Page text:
Thursday, November 09, 2006

Soldier's Stories - THANK YOU

Thu, November 9, 2006 - 8:01 AM

Below is an excerpt reprinted from Joseph Beryle is a Michigan native and served as a Paratrooper during WWII.

In January 1944, I was picked to attend British jump school. After three jumps from a barrage balloon, two from an aircraft, I received my British Wings.

In April, and May, I volunteered for a mission to take gold into occupied France. I was one of three picked from our Regiment. We were moved to airfield at Middle Wallop for training and briefing, from there to an airfield north of Bournemouth where we were briefed on a mission, not told where we would jump and issued heavy waist bandoliers with gold coins.

I never was told who the other two men were. We flew for one to two hours and jumped at night and were picked up by the French Underground...[read his story here:

A Soldier's Story

I did my duty in Gaza--and it left me pained but proud.


This is the story of an Israeli who served in Gaza and met a former colleague on the battlefield:

Nothing in my 25-year army experience had prepared me for the horror of Jews fighting Jews, nor had any of the knowledge I'd gained researching Israel's wars. The threat which the disengagement posed to the contemporary Jewish State weighed on me as I sat mourning the loss of its ancient predecessors. Then somebody greeted me: "Michael! Shalom!" I looked up into the smile of an ultra-Orthodox rabbi, white-bearded with silvery sidelocks. He pumped my hand for several moments before realizing that I had no idea who he was. "It's me, Amnon!"...[read his story here:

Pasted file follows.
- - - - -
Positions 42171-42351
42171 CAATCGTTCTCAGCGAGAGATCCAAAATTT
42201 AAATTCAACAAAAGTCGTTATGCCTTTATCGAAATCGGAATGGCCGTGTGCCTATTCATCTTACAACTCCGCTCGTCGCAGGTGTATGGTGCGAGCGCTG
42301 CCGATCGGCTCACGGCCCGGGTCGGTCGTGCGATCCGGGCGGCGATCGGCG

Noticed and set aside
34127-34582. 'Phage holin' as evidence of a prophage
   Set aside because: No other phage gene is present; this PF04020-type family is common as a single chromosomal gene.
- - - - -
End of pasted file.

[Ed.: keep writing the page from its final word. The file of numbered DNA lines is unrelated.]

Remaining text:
And from []


The average age of the military man is 19 years. He is a short haired, tight-muscled kid who, under normal circumstances is considered by society as half man, half boy. Not yet dry behind the ears, not old enough to buy a beer, but old enough to die for his country. He never really cared much for work and he would rather wax his own car than wash his father's; but he has never collected unemployment either...

From Me:

I miss him every day. He's a couple of years older than this soldier and he's a SAILOR. He is part of a peculiar tradition on my mother's side of the family; all Navy, 'cept for that one Great Uncle who served in the Army during WW1.

He finally listened to someone in the family while serving, he did not come home during his leave, he went rappeling and white water rafting on a continent 5,000 miles from home. Man are we jazzed about that. We wish there were more pictures, LOTS more pictures. The pictures let us know he is ok. However, we in the family know he is ok because he is fulfilling his destiny, at least a part of it. He is also the only male in his family. His siblings may or may not agree with why he is so far away from home but they hold onto the hope that while he is away, he finds moments to remember them and they support his decision to serve his country wholeheartedly.

For my part, I have not heard from him in two years. I am ok with that, now. He is a man, not a little boy. The consequences of his choices are his as are the rewards. When he leaves the Navy, he will have the education I could never give him, basic medical care and the ability to further his education in any field he wants to explore. For my part, I hope he does alot of exploring. I hope he exceeds even his own expectations. I wish him Godspeed and love him wherever he is.


hooligan said...

My boy is currently deployed in Baghdad. This you know. What you don't know is he is currently off on a "mission", i.e. he has finally had his first combat jump. I still don't know the outcome, but that is to be expected.